The Big Read hits Tampa
Whether young, old, black or white, a rainbow of readers gathered to launch the Big Read Tampa at Hillsborough Community College in Ybor on Saturday. This month, members of Hillsborough County are encouraged to participate in the communitywide reading event by reading a single book and attending countywide activities.
Singing and swaying along, the crowd was led in song by Venus Jones, a poet and special guest at the event. Jones treated the audience to an off-the-cuff serenade of Iâm Gonna Let it Shine. A version of this song, Walk in the Light, is highlighted in the book, Their Eyes Were Watching God, the selected reading for the Big Read Tampa. Written by Zora Neale Hurston, an African-American feminist and native of Eatonville, the book was initially published in 1937. It tells the story of an independent black women's quest for identity.
Emily Stutzmen, a student at the University of Florida who attended with her mother, enjoyed the book in high school and was rereading it to participate in the event.
Festivities that will be held throughout the county include, book discussions, film screenings for the movie version of the book starring Halle Berry, a Swing to the Beat Party for children, a Harlem Stomp for teens, a panel discussion with Lois Hurston Gaston, the niece of the author and lectures with various guest speakers.
Phyllis McEwen is a librarian and actress who will portray Zora Neale Hurston at the Tampa Museum of Art, Bruton Memorial Library and HCC plant city campus.
The Big Read was launched nationally in 2006 by the National Endowment for the Arts (NEA) in partnership with the Institute of Museum and Library Services and Arts Midwest. Created to revitalize literacy in American culture, when it first began the project involved 10 communities. Running from September 2008 through June 2009, the program now engages 208 communities throughout the nation.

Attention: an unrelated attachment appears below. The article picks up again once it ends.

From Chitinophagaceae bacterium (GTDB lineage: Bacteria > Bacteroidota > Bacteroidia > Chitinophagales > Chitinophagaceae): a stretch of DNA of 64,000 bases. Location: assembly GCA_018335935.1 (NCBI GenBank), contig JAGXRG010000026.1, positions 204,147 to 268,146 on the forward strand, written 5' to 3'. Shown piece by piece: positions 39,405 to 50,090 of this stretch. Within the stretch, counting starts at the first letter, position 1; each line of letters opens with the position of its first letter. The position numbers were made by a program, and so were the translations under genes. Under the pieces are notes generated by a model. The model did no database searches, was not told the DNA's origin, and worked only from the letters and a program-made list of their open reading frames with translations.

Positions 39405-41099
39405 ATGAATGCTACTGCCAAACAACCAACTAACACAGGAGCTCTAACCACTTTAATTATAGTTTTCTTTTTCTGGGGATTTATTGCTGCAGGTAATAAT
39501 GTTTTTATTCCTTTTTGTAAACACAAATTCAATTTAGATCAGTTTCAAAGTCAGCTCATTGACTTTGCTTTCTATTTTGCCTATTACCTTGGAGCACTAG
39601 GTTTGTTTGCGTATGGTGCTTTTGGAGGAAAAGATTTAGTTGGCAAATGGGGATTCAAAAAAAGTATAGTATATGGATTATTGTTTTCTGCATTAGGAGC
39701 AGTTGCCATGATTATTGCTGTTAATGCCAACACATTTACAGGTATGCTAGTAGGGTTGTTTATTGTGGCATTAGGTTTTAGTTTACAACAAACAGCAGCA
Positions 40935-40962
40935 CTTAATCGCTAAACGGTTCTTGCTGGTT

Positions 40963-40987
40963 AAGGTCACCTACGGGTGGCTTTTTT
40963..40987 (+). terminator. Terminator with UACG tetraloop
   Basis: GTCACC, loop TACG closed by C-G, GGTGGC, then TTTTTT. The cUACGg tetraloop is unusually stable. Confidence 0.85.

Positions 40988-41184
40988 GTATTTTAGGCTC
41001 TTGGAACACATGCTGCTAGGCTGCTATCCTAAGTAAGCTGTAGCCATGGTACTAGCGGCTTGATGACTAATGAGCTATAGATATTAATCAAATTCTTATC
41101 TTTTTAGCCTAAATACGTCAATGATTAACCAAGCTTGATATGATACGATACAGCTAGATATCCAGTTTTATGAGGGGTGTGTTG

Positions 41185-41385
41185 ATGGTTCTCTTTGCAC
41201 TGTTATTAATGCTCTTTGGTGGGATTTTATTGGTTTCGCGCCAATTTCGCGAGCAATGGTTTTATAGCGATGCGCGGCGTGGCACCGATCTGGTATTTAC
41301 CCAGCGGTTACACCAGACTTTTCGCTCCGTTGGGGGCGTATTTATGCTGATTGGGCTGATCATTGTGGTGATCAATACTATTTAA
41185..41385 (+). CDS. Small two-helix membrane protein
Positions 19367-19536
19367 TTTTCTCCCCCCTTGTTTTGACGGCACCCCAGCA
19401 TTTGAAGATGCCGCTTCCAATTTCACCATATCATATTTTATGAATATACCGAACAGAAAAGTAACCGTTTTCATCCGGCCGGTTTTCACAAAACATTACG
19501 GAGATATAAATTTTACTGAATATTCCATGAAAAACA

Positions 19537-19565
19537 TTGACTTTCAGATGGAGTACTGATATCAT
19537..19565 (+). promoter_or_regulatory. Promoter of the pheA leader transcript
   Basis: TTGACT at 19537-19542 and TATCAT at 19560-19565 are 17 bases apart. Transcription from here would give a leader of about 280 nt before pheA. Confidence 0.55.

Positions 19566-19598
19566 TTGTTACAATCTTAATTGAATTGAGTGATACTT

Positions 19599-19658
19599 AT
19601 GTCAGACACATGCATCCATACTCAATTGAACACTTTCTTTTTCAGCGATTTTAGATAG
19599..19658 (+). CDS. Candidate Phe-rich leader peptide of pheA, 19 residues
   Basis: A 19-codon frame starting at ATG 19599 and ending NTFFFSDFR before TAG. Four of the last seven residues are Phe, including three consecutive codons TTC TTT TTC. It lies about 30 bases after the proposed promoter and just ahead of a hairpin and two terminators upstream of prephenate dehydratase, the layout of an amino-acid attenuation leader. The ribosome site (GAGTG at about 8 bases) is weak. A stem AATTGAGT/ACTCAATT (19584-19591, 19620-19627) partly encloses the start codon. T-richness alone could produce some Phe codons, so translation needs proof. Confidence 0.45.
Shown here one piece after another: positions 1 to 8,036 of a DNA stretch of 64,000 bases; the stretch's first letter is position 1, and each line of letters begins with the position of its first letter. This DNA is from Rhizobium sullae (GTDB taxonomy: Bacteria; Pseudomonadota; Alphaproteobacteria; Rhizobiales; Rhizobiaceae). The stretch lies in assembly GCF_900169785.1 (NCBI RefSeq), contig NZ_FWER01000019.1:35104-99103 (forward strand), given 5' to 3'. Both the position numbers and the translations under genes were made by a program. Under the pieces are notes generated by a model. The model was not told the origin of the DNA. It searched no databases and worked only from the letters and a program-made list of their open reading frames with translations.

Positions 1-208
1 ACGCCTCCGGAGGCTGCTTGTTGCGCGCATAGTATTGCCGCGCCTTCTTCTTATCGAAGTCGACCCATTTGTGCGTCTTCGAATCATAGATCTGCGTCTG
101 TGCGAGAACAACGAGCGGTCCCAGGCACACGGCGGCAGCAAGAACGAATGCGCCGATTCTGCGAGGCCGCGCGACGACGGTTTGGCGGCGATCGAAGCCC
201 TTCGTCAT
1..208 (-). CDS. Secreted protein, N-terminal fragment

Darlene Harris, who works for the Tampa Hillsborough County Public Library system is the project director for the Big Read Tampa. She said a community read can be defined as "one book, one community" because of its ability to unite people around a great American classic.
Phyllis McEwan, the Zora Neale Hurston actress, said that a community read helps promote dialogue among people with different backgrounds and beliefs.
Out to support some of the local talent which included Kuumba dancers and poetry readings, Walter Jennings attended the event with his two young daughters. He said the Big Read is important because it encourages the young and old to find common ground and such a union is important in strengthening our society. Jennings also recognizes the impact that an author like Zora Neale Hurston can have on our youth.
Local poet and author Ella Rollison Salter said she attended the event to become engaged in her community and network with her peers. Reading is important, Salter said, because it allows people to expand their minds.
The NEA continues to expand its efforts and by 2009, 400 communities will have hosted the Big Read.comments powered by Disqus